blends with cashmere, mohair, angora or silk. There are tweed, bouclé, thick-and-thin, fancy plied
and twisted, nubbed, slubbed, soft fleece, velvet and classic yarns.
Turkey-based fancy yarn producer Ulusoy Tekstil showed a range of chenille and novelty yarns
for circular, flat-bed and hand knitting. Some are selling for upholstery fabrics. Most are blended
yarns containing combinations of acrylic, cotton, viscose, wool, nylon or metal. The firm noted
there is a return to hand knitting.
H. Stoll GmbH & Co. KG, Germany, a manufacturer of electronic flat knitting machines and
pattern preparation systems, introduced a new on-line database. Pattern ideas with instructions are
available at the company’s website,
www.stollpattern.com. It is updated monthly. Users can
stipulate machine types, gauges, widths and other information.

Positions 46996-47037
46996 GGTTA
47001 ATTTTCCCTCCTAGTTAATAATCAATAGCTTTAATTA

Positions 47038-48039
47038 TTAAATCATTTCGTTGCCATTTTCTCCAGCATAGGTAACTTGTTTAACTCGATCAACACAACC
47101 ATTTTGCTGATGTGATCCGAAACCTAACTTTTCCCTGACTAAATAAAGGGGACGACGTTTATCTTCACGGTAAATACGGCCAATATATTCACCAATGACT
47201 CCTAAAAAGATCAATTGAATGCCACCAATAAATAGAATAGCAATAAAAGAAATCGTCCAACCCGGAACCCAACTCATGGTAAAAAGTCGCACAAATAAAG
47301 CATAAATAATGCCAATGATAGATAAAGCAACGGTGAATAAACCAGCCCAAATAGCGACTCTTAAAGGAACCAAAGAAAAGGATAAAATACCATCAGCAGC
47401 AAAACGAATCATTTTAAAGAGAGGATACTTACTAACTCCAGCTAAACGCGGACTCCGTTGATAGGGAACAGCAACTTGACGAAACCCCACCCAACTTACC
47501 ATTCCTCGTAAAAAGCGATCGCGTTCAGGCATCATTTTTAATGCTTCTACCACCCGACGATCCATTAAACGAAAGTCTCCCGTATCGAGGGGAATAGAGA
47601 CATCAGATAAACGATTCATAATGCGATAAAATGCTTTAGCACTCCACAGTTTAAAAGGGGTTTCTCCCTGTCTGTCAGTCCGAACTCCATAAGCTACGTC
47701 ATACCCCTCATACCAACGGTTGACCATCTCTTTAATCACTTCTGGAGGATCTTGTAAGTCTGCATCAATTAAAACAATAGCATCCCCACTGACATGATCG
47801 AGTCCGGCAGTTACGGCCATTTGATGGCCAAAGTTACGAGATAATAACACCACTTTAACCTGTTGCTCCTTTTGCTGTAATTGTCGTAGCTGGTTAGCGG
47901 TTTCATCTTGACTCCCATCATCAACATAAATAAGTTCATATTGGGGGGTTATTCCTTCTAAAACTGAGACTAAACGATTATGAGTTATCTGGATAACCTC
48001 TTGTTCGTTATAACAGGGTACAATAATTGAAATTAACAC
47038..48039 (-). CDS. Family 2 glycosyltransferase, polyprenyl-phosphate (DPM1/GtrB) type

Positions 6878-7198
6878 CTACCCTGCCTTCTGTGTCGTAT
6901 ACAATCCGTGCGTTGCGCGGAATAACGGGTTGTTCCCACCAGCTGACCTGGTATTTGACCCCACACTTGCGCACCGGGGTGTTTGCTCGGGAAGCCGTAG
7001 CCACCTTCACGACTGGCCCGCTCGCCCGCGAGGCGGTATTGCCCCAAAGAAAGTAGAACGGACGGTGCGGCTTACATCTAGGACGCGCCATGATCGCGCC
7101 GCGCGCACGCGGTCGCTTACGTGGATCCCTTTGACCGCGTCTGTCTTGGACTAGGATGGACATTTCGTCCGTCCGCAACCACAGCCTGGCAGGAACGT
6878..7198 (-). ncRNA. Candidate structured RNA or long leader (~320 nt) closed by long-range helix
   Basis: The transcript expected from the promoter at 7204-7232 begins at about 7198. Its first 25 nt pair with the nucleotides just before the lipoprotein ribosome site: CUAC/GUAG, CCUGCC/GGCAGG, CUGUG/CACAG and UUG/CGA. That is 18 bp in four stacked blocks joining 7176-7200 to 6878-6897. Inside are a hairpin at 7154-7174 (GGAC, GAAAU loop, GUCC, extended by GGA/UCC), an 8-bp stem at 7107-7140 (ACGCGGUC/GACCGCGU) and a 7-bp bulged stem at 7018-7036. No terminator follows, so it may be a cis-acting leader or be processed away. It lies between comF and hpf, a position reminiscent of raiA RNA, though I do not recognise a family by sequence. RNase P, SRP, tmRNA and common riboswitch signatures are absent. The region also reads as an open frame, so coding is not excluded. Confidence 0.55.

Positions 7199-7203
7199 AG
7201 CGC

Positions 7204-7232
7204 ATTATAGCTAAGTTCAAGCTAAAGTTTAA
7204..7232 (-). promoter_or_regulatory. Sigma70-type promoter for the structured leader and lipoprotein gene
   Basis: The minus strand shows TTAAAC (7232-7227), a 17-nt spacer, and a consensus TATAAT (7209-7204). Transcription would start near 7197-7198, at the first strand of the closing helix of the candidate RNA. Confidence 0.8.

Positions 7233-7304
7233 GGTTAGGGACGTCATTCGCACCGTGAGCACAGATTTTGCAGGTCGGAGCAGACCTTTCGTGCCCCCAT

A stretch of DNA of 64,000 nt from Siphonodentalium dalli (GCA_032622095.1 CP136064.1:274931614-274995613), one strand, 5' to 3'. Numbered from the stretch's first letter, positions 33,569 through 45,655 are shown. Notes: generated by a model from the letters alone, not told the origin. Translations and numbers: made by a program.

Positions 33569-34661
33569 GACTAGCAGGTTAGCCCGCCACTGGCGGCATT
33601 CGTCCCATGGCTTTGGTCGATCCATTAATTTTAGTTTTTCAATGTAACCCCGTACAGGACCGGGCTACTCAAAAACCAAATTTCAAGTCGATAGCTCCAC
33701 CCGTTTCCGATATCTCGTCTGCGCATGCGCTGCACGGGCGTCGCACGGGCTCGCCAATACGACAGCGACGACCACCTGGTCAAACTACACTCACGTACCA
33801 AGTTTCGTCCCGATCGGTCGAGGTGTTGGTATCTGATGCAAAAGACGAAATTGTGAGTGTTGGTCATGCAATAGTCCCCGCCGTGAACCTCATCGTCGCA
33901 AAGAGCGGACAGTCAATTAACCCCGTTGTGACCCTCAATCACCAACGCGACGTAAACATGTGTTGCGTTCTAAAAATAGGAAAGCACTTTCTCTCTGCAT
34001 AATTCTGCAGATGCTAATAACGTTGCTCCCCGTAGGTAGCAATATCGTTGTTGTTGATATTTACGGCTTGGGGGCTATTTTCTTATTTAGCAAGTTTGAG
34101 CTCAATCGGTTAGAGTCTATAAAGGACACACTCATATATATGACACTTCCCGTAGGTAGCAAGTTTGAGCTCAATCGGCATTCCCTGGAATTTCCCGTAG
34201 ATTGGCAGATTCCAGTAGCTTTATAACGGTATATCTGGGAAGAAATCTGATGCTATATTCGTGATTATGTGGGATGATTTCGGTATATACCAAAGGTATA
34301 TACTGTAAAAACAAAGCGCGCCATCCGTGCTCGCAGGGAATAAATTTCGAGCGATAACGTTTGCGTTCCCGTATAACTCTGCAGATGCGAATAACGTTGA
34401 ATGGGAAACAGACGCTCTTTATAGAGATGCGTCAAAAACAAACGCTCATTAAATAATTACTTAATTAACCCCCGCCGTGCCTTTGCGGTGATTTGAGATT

At Expofil, Stoll displayed a variety of garments, including knit-and-wear® seamless
sweaters produced using its machinery.
Italy-based OT-LAS S.p.A. displayed high-tech laser marking systems. Along with cutout
patterns and perforations, equipment can create shadow effects, blisters and the look of jacquard
patterns. The systems are fast and work on almost any fabric.
H. Stoll GmbH & Co. KG has introduced a pattern database at
www.stollpattern.com, from which visitors may access
patterns to apparel such as the outfit above.
Five thousand visitors and 160 exhibitors attended Indigo, where designs for prints, woven
patterns and application treatments covered the same two seasons as Expofil. Most of the business
done at this show was for spring.
It is not unusual for printed fabrics exhibitors to shop at Indigo when there is increased
interest in a specific trend. This season, it was African ethnics, vintage and paisleys. Flowers
At Amanda Kelly Ltd., London, ethnics are small in scale. Application treatments include
vintage lace insets and heavily beaded patterns.
Westcott Design Ltd., also based in London, sold tonal and monotone African tribal designs.
They are not as colorful as they were last season. Chunky wooden beading and vintage embroideries
are popular treatments.
Bernini & C. S.a.s., Italy, sold florals. Tropical summer flowers had a lot of depth.
There was little interest in flat florals. For fall, ethnics continue and paisleys are strong.